Using free Wi-Fi isn’t always safe, but we need to get online quickly occasionally. Remember to avoid using free Wi-Fi to access your bank accounts or make transactions. If you must do so, utilise VPN software to ensure that the data you communicate over the unsecured network is protected. Any significant transactions should be postponed until you come home if they are not urgent.
8. Double-check facts found on the internet.
It’s easy to get lost in the avalanche of online information we’re bombarded with on a daily basis. If you come across something suspicious, conduct your own investigation to learn the truth or, at the very least, form your own opinion on the subject. Reputable websites should include links to the original source of information. Suspicious pages will not provide any references.
9. Use a VPN to protect your internet connection.
By masking your IP address, a VPN keeps your internet connection secret. It also hides critical data you pass across, such as bank account numbers while purchasing online and other personally identifiable information that could be compromised.
10. Make use of antivirus software.
Clario offers additional privacy features to assist you avoid being tracked. Your information is likewise protected from being leaked or shared. Clario will notify you immediately if your personal information becomes public, allowing you to rapidly re-secure it and protect yourself from identity theft.
Now that you know how to stay safe online, it’s time to teach your child the essentials (s). Other family members who may be less familiar with the internet will benefit from these security lectures (such as elderly relatives). So there you have it.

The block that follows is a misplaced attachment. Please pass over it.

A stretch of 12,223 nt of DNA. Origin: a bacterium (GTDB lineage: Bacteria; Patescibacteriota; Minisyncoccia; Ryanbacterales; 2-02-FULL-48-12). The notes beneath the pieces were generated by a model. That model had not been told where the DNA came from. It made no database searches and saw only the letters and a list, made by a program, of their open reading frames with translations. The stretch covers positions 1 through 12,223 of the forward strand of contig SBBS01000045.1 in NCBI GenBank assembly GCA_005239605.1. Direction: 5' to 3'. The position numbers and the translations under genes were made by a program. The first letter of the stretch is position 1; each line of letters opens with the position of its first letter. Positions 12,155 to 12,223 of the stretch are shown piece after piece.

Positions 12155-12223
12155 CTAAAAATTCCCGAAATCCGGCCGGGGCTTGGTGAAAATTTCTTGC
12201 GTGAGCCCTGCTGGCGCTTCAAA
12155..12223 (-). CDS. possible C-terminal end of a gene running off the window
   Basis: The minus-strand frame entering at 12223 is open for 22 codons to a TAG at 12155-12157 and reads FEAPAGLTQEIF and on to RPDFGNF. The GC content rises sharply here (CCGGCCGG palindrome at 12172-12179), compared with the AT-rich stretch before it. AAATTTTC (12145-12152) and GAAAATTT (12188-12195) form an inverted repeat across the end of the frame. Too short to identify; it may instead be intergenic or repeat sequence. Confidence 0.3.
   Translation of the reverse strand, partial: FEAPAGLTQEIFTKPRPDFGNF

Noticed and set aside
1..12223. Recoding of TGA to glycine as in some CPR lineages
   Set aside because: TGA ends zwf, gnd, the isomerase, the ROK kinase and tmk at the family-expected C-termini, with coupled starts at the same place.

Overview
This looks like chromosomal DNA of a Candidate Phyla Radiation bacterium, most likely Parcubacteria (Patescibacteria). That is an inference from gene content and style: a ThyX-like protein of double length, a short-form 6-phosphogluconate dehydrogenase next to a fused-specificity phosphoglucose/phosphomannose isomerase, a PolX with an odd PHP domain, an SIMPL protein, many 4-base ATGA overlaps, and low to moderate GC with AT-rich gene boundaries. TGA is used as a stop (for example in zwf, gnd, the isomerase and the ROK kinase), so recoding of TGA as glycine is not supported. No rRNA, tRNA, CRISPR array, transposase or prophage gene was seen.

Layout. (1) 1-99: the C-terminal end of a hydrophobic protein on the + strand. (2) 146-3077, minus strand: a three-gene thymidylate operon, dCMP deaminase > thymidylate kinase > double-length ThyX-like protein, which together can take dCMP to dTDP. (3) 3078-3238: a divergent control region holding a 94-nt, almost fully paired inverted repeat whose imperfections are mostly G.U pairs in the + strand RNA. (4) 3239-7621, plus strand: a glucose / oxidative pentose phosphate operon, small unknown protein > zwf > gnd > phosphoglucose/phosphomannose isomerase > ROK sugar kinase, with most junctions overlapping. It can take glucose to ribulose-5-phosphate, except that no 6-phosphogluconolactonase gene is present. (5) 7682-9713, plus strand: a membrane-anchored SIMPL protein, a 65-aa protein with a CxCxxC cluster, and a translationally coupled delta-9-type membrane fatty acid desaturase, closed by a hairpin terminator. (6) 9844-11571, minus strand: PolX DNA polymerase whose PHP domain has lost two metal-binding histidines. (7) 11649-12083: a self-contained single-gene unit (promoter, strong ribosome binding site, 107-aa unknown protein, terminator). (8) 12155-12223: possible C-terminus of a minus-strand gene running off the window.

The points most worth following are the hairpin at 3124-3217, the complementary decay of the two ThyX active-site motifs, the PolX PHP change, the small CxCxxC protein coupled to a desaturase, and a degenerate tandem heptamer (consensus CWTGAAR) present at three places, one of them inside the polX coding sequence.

Explain what a digital footprint is to your youngster. Search for facts about yourself or a favourite actor with your youngster and discuss the results. Discuss what others might learn about you as a result of these findings, as well as how we all leave a digital footprint on the internet, whether we realise it or not.
Make guidelines for shared content in your family. Define what stuff should and should not e shared online for the entire family. Photos and personal data, such as your home location and phone number, should be at the top of your priority list.
Assist your child in recognising phishing. Explain to your youngster how to recognise and avoid messages, links, or emails from strangers requesting account information or containing an unusual attachment.
Instruct your child in the use of secure passwords. You can explain to your child that a strong password must include a variety of characters and that it should not be shared with anybody.
Encourage positive online communication. Explain to your youngster the significance of online courtesy and treating people as you would like to be treated. In the same way as it is in the physical, offline world.
12. Bonus: a safety checklist for using the internet.
In today’s society, we should strive to be as safe as possible when using the internet.
Let’s go through our top internet safety tips again in case something goes wrong while you’re surfing the web:
- Offline storage is recommended for sensitive data.
- Examine a website’s trustworthiness.
- Protect your accounts with strong passwords and two-factor authentication (2FA).
- Clicking on questionable links or attachments should be avoided.
- Unknown senders’ attachments should not be opened.
- Make sure your device and apps are up to current.
- Wi-Fi in public places should be used with caution.
- Double-check the accuracy of information found on the internet.
- Teach your children how to keep their online accounts safe.
- Discuss online etiquette.
13. Pro tip:
By utilising the Clario security app on several platforms and according to the basic internet safety standards outlined above, you’ll be well on your way to avoiding many of the unpleasant shocks that can occur online. Best of luck, and be careful out there!